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Tuesday - May 26, 2009

From: Philadelphia, PA
Region: Mid-Atlantic
Topic: Diseases and Disorders
Title: Problems with Blackeyed Susans in Philadelphia
Answered by: Barbara Medford

QUESTION:

For 8 years I successfully grew Black Eyed Susans in a fairly large area in my garden. For the last two years,almost immediately upon pushing through the ground they develop black spots and then appear to be eaten away. They continue to grow but the blooms are not vivid and the leaves are ugly. I have tried a variety of bug sprays - 3 in one,and copper dust. I just recently sprayed with Bayer Advanced-Insect control (3-in 1). I plan to spray weekly. Will that work?

ANSWER:

First, stop spraying pesticides. They are contaminating the soil and the air, and killing beneficial insects. Without knowing what the problem is, you can't hope to cure it with pesticides. Have you actually seen any insects? This sounds more like a soil problem, if they are showing symptoms as soon as they come up. Another strong possibility is mold. Although a number of different plants sometimes carry the common name "blackeyed susan," Rudbeckia hirta var. pulcherrima (blackeyed Susan) is native to Pennsylvania. It is a biennial, which will continue to reseed itself if it is in good conditions. It requires full sun, which we consider to be 6 hours or more a day of sun, and dry sandy soil. If conditions have changed in your garden, some other plants may be shading your flowers. You need to always clean up the debris in the garden on a regular basis, to help prevent mold or over-wintering insects from thrivng. Over-mulching, over-watering, over-shading, over-crowding all could be causing this problem.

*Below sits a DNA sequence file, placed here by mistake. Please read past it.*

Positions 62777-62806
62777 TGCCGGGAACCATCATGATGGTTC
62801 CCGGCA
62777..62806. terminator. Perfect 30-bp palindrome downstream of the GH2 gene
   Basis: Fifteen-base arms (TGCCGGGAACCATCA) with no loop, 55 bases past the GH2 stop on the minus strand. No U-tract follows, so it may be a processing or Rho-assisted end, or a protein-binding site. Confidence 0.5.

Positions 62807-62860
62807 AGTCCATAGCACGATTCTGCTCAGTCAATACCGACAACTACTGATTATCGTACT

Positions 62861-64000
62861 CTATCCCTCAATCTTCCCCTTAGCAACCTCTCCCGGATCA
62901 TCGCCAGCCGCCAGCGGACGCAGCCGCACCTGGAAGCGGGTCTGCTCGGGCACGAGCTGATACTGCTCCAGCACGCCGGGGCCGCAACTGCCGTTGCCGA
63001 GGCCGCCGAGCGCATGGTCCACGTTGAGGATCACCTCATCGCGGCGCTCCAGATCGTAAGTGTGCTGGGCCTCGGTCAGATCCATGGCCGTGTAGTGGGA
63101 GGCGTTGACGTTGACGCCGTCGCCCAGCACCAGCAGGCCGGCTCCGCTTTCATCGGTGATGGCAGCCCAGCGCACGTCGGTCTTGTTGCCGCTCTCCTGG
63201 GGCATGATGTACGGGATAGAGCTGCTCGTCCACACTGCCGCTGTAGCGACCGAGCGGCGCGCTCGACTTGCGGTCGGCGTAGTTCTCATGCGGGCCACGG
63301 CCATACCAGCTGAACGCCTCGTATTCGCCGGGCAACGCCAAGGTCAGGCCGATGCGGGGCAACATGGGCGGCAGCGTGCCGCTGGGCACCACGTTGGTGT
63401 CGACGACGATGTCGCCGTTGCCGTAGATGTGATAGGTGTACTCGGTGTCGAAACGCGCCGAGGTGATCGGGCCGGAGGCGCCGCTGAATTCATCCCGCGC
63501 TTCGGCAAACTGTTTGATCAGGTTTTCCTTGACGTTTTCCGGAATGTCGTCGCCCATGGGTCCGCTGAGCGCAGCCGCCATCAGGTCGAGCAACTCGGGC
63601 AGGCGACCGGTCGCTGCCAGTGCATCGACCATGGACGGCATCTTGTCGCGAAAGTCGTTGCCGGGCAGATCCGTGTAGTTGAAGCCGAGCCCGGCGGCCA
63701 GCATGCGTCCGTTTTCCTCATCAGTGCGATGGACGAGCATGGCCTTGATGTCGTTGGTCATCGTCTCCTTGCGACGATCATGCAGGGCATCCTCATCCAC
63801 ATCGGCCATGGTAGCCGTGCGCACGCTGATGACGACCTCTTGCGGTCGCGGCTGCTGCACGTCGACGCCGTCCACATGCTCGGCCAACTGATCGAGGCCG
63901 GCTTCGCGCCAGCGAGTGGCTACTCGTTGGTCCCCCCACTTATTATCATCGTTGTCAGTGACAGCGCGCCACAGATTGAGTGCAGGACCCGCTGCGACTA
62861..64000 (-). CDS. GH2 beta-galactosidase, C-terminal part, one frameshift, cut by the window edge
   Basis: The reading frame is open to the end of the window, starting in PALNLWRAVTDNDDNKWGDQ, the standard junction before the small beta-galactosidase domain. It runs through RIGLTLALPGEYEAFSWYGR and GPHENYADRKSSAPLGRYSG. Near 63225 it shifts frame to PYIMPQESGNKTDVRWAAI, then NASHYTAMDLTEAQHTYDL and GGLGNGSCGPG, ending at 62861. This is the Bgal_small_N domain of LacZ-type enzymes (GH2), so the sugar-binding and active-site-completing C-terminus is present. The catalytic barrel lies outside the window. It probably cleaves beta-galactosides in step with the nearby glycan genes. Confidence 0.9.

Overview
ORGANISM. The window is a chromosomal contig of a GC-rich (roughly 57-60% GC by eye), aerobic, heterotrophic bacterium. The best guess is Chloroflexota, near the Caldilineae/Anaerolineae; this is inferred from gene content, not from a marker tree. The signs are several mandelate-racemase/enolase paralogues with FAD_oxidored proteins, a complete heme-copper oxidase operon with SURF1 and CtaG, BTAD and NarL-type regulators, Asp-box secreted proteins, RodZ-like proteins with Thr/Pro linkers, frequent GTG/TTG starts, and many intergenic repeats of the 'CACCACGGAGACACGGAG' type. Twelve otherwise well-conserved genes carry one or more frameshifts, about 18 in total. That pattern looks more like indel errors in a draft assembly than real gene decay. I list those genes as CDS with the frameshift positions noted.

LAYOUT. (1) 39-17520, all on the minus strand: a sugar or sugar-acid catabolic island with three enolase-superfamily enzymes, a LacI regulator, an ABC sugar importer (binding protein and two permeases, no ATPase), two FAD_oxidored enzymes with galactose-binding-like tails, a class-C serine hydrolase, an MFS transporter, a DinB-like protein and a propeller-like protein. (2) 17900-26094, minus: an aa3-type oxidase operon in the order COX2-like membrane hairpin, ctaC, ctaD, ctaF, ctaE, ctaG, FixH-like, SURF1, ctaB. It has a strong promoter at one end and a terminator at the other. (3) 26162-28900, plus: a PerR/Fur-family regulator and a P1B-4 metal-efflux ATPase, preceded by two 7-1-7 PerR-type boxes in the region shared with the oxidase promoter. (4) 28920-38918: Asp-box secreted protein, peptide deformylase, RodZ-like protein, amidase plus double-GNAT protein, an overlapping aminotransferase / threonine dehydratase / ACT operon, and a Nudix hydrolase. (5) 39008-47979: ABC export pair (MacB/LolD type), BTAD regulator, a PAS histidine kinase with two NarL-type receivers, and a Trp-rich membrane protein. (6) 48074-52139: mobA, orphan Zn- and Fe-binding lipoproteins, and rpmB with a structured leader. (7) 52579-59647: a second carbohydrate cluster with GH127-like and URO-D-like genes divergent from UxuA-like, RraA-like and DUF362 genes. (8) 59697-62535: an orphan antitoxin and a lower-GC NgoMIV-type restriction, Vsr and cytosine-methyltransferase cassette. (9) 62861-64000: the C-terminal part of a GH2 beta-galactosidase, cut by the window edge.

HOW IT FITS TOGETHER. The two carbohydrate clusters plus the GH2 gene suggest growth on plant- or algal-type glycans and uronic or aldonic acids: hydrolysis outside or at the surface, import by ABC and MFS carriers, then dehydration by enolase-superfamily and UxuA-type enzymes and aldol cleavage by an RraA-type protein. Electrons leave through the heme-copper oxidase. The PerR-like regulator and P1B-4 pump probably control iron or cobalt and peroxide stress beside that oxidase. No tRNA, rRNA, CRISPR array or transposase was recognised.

Read this Purdue University website on Septoria Leaf Spot of Rudbeckia.

University of Florida Cooperative Extension Service Rudbeckia hirta names several diseases and insects that may be causing the problem. 

You can't treat a disease without knowing what it is. Your spraying is very likely not only not helping, but may be encouraging the decline of your plants. 

 

 

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